I have attempted to determine how many nonfatal gunshot victims there were per year, over the period. If we knew that we might determine the survival rate. But details are hard to come by. From BJS.gov(pdf):
The number of gunshot wounds from assaults treated in hospital emergency departments fell from 64,100 in 1993 to 39,400 in 1997, a 39% decline. Homicides committed with a firearm fell from 18,300 in 1993 to 13,300 in 1997, a 27% decline.
If we believe those numbers, the number of murders declined less than the numbers of people treated for gunshots, which is exactly opposite of what would be expected if the survival rate from gunshots were increasing dramatically.
The gunshot survival rate numbers that I have seen tend to be for specific areas; there do not seem to be any clear numbers for the nation before 2001. Even those numbers are clouded by the potential for increased reporting as the system was implemented. Most of the drop in murder rates occurred before that date.
The bureau of Justice Statistics has a chart covering the period from 1993 to 2011. It shows a drop in overall non-fatal firearms victimizations that mostly parallels the drop in murder rates, as you would expect.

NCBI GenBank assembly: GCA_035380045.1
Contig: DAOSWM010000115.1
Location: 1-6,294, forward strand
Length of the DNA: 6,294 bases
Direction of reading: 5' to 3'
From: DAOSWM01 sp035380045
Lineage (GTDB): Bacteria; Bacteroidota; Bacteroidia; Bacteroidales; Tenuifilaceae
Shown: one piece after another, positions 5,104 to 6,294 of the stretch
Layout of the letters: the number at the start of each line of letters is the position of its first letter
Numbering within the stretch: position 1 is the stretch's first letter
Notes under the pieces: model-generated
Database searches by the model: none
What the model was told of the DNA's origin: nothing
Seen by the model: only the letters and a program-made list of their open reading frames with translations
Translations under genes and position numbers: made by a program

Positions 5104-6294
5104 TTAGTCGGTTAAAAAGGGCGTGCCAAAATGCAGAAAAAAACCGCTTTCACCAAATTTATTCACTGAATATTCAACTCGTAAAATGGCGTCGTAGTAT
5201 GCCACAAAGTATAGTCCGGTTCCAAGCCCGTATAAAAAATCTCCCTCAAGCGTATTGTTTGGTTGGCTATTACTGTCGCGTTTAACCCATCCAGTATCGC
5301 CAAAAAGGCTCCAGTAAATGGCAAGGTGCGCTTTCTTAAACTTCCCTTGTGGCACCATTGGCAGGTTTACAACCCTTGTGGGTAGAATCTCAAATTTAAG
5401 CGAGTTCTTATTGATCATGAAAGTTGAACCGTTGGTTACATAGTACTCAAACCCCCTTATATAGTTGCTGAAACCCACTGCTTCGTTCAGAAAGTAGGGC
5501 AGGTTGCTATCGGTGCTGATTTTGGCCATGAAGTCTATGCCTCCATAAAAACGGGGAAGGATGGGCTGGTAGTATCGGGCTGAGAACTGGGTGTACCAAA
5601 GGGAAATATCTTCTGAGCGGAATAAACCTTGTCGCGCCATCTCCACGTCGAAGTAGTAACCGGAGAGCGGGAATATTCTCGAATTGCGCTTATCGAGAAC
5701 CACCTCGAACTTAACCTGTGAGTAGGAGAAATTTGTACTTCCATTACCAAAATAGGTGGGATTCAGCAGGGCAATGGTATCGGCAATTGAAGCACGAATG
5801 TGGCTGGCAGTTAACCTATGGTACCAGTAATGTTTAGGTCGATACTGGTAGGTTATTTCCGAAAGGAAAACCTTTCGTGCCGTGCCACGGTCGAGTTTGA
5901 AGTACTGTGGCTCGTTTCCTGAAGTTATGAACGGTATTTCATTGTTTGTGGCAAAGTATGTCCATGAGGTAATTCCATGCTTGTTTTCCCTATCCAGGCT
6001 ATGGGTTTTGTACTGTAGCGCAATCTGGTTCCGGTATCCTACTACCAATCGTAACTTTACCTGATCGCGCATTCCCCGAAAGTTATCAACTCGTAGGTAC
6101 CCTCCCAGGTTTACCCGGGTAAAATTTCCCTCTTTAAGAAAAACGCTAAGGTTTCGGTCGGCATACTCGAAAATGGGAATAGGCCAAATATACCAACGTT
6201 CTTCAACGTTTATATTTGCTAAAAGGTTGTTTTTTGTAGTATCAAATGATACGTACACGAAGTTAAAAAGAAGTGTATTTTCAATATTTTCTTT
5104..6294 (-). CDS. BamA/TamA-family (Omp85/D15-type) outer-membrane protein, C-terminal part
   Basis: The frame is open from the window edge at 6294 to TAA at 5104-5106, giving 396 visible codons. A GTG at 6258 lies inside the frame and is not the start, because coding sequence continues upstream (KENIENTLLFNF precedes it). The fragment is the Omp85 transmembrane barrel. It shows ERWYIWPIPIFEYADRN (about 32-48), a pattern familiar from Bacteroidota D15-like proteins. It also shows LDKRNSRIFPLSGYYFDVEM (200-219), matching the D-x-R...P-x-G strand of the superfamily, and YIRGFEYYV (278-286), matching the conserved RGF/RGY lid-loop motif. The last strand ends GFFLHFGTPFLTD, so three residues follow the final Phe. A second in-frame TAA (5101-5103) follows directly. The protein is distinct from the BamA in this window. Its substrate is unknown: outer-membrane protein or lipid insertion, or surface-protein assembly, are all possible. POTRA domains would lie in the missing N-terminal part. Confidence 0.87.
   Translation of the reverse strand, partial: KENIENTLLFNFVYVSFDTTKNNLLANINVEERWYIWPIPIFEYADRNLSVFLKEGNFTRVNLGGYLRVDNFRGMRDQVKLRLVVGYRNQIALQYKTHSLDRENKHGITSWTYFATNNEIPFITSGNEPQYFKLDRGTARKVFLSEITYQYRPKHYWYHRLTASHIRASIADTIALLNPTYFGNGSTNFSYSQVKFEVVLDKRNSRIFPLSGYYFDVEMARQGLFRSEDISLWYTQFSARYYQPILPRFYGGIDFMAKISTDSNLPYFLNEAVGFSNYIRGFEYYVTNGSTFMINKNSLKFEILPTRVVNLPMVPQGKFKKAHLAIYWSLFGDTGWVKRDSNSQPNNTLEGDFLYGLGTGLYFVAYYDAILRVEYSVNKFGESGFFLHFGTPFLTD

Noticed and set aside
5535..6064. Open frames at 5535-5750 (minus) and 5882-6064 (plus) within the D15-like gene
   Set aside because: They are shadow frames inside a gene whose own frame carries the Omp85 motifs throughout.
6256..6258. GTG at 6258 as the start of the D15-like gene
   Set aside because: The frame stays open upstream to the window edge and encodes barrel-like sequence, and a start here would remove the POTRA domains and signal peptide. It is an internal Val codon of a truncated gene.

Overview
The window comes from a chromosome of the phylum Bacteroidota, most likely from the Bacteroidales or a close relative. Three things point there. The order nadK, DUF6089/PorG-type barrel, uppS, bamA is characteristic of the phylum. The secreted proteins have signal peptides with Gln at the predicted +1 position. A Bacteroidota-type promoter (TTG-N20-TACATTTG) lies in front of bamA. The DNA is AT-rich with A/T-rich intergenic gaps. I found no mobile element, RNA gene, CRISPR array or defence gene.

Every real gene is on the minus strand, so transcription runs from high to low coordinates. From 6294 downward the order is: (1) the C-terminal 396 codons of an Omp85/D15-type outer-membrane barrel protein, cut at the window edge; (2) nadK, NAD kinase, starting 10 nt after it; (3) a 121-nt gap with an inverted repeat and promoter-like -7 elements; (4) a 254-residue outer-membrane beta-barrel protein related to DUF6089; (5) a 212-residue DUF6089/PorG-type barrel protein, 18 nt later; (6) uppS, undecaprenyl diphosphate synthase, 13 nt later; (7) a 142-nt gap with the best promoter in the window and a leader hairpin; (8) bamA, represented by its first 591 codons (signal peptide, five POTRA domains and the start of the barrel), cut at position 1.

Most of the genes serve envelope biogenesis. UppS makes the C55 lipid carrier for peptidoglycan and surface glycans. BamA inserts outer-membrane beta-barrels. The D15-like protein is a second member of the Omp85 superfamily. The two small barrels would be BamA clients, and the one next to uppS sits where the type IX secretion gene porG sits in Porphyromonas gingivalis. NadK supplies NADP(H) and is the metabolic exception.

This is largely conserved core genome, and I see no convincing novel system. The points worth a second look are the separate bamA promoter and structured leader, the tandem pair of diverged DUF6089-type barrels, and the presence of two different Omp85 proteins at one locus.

But overall non-fatal firearm victimizations are not necessarily gun shots. Gun shot victims are likely to be only a small percentage of non-fatal firearm victimizations, as most robberies with firearms do not involve the victim being shot.
Another possibility is the number of justified shootings is increasing. It is more likely that those shot justifiably would survive, because a justified shooter is more likely to call emergency responders than a murderer is.
The number of concealed carry permit holders is up dramatically over 1993-2014, increasing by about 13 million from around a million in 1993. Of crimes reported as homicides, it is likely that 10% are justified. The FBI definition and reporting system grossly under reports justified homicides(pdf).
Murders remain the most reliable of crime statistics. There is a body. It is almost always reported. All other crime statistics tend to have less reliability in reporting and recording.
Is the theory that the major driver of the reduction in murder rates better emergency treatment, especially of gunshots, true? It seems unlikely to be so, when it just happens that all other violent crime had dropped at almost exactly the same rate as murders, crimes that are not affected by better emergency medical care.
c2014 by Dean Weingarten: Permission to share is granted when this notice is included. Link to Gun Watch
About Dean Weingarten;
Dean Weingarten has been a peace officer, a military officer, was on the University of Wisconsin Pistol Team for four years, and was first certified to teach firearms safety in 1973. He taught the Arizona concealed carry course for fifteen years until the goal of constitutional carry was attained. He has degrees in meteorology and mining engineering, and recently retired from the Department of Defense after a 30 year career in Army Research, Development, Testing, and Evaluation.